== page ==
Testosterone hormone therapy can increase muscle mass, which will require an increase in protein needs. A good rule of thumb for making sure you are getting enough protein throughout the day is to include a source at each meal and snack. Working with a nutritional counselor can help you determine your specific protein needs.
Any individual undergoing surgery and subsequent recovery has more nutritional needs than they would in everyday life. Surgery creates a hypermetabolic state, resulting in increased protein and energy requirements. Post-surgery nutrition support can include the following:increased protein intake, vitamin C, zin and fiber intake. We would love to help you with wound healing support and optimal nutrition for surgery recovery.
Nutritional Implications of Antiandrogens (Spironolactone)
Spironolactone is a common anti-androgen used to suppress endogenous testosterone (Unger, 2016). The highest nutrition-related risk with this medication is high potassium levels (hyperkalemia). Having too much potassium could affect the way your heart’s muscles work. Spironolactone is widely used to treat hypertension, or high blood pressure. In a person with normal blood pressure, this diuretic could cause low blood pressure (hypotension). Our nutritionists can go over which things needs to be considered nutritionally while being on spironolactone.
The pressure to pass, gender/body dysphoria, expensive/inaccessible gender-affirming surgery or HRT, and anti-fat weight limits for surgery are all factors that can contribute to disordered eating and eating disorders.
If you struggle with disordered eating and would like to receive support, getting a trans-competent and Health at Every Size (HAES) treatment team consisting of a nutritionist, therapist, and primary care provider will be essential. We would be honored to be your nutritional counselors and can help refer you to wonderful therapists and primary care providers that we trust.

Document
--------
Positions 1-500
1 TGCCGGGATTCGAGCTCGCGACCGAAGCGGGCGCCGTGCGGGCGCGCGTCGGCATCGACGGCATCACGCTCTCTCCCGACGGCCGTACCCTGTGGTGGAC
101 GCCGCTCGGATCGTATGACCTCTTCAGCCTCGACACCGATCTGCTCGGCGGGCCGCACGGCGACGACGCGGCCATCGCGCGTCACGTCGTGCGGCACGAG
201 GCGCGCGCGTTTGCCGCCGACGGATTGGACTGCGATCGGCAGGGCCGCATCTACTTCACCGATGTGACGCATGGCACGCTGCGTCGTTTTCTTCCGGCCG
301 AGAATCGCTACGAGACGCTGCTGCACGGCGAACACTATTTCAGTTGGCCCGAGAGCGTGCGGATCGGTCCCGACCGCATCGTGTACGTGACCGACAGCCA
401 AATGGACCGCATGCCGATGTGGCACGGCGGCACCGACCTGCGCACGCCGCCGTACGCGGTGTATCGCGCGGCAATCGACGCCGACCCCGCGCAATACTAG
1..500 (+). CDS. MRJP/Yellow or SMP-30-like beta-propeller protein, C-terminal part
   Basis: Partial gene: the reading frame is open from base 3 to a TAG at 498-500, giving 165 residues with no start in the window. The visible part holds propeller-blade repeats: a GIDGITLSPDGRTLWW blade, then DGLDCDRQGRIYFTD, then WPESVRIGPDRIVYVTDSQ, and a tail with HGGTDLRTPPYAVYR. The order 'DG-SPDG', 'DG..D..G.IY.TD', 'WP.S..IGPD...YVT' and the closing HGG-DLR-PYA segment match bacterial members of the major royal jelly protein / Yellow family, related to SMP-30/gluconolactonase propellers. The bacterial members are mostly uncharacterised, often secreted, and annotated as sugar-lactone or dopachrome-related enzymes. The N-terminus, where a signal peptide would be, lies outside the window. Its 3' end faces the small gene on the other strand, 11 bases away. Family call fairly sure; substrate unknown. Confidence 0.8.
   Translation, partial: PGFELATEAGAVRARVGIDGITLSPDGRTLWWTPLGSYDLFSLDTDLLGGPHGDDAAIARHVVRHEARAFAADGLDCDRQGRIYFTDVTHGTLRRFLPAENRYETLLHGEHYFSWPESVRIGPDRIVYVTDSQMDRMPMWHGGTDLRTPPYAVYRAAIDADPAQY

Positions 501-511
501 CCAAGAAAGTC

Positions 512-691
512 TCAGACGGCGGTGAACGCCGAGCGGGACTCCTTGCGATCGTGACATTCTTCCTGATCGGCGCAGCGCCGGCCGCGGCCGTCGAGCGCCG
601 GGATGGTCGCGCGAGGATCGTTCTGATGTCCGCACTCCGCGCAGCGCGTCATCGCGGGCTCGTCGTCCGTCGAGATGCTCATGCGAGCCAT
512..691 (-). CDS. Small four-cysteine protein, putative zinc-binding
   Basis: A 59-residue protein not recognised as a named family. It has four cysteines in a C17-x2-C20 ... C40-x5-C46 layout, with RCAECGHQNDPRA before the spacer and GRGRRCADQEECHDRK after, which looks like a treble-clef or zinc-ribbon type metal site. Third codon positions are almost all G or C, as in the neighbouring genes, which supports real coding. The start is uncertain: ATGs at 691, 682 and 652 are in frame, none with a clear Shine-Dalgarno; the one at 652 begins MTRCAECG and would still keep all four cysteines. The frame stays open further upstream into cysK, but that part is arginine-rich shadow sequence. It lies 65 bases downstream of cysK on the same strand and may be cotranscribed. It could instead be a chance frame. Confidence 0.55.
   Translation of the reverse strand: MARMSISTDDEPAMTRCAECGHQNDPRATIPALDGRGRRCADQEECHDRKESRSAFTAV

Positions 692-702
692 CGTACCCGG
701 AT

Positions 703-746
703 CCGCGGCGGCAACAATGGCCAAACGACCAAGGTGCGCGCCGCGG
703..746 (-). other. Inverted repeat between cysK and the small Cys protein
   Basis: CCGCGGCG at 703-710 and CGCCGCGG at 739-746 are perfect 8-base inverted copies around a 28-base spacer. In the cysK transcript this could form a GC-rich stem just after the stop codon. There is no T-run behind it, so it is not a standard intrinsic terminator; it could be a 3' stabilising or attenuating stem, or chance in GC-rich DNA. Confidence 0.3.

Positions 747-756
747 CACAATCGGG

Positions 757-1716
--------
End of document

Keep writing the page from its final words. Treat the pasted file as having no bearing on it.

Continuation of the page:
Reach out to us and schedule an appointment to help support you, whichever journey you are on.
Written by Aster Galloway, MS, RDN
Aster’s nutritional approach is guided by a Health at Every Size (HAES) philosophy and that it is not our size that determines our health but our lifestyle. She also practices Intuitive Eating principles which encourages clients to eat in a flexible manner that honors internal hunger cues. Aster’s end goal with every client is creating peace with food and body.
- Breeding, Zachari. “Nutrition Considerations for the Transgender Community | Food & Nutrition | January February 2018.” Food & Nutrition Magazine, 12 Dec. 2017, foodandnutrition.org/from-the-magazine/nutrition-considerations-transgender-community/.
- Elbers, JM, Giltay EJ, Teerlink T, Scheffer PG, Asscheman H, Seidell JC, et al. Effects of Sex Steroids on Components of the Insulin Resistance Syndrome in Transsexual Subjects. Clin Endocrinol. 2003;58(5): 562-71.
- Maraka, Spyridoula, et al. “Sex Steroids and Cardiovascular Outcomes in Transgender Individuals: A Systematic Review and Meta-Analysis.” The Journal of Clinical Endocrinology & Metabolism, vol. 102, no. 11, 2017, pp. 3914–3923., doi:10.1210/jc.2017-01643.
- Pronsky, Zaneta M, et al. Food Medication Interactions. 18th ed., 2015.
- Radix, Asa, and Madeline B. Deutsch. “Bone Health and Osteoporosis .” Guidelines for the Primary and Gender-Affirming Care of Transgender and Gender Nonbinary People: Transgender Patients and the Physical Examination, Center for Excellence for Transgender Health, 2018, transhealth.ucsf.edu/trans?page=guidelines-bone-health.
- Unger, Cecile A. “Hormone Therapy for Transgender Patients.” Translational Andrology and Urology, vol. 5, no. 6, 2016, pp. 877–884., doi:10.21037/tau.2016.09.04.
- Wierckx, Katrien, et al. “Long Term Evaluation of Cross Sex Hormone Treatment in Transsexual Persons.” The Journal of Sexual Medicine, vol. 9, no. 10, 2012, pp. 2641–2651.